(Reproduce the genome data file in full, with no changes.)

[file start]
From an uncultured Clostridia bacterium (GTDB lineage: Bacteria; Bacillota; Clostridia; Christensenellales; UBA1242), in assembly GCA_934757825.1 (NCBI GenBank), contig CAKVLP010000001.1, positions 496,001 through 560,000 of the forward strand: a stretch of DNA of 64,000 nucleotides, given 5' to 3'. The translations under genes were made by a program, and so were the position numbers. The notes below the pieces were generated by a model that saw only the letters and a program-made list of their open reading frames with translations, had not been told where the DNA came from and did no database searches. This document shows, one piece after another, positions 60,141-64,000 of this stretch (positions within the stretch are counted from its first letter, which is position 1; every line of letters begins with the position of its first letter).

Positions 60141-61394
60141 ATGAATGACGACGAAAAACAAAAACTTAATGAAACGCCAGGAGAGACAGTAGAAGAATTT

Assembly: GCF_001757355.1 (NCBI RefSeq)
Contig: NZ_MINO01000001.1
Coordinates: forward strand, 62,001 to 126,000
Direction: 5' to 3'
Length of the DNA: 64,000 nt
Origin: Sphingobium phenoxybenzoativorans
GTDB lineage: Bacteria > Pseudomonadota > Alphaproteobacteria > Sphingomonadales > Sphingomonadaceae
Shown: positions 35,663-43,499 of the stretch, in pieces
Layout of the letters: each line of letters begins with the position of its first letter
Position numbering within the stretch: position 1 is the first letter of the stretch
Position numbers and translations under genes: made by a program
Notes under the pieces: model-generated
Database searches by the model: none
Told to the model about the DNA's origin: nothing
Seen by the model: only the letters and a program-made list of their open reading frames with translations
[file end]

From an uncultured Clostridia bacterium (GTDB lineage: Bacteria; Bacillota; Clostridia; Christensenellales; UBA1242), in assembly GCA_934757825.1 (NCBI GenBank), contig CAKVLP010000001.1, positions 496,001 through 560,000 of the forward strand: a stretch of DNA of 64,000 nucleotides, given 5' to 3'. The translations under genes were made by a program, and so were the position numbers. The notes below the pieces were generated by a model that saw only the letters and a program-made list of their open reading frames with translations, had not been told where the DNA came from and did no database searches. This document shows, one piece after another, positions 60,141-64,000 of this stretch (positions within the stretch are counted from its first letter, which is position 1; every line of letters begins with the position of its first letter).

Positions 60141-61394
60141 ATGAATGACGACGAAAAACAAAAACTTAATGAAACGCCAGGAGAGACAGTAGAAGAATTT

Assembly: GCF_001757355.1 (NCBI RefSeq)
Contig: NZ_MINO01000001.1
Coordinates: forward strand, 62,001 to 126,000
Direction: 5' to 3'
Length of the DNA: 64,000 nt
Origin: Sphingobium phenoxybenzoativorans
GTDB lineage: Bacteria > Pseudomonadota > Alphaproteobacteria > Sphingomonadales > Sphingomonadaceae
Shown: positions 35,663-43,499 of the stretch, in pieces
Layout of the letters: each line of letters begins with the position of its first letter
Position numbering within the stretch: position 1 is the first letter of the stretch
Position numbers and translations under genes: made by a program
Notes under the pieces: model-generated
Database searches by the model: none
Told to the model about the DNA's origin: nothing
Seen by the model: only the letters and a program-made list of their open reading frames with translations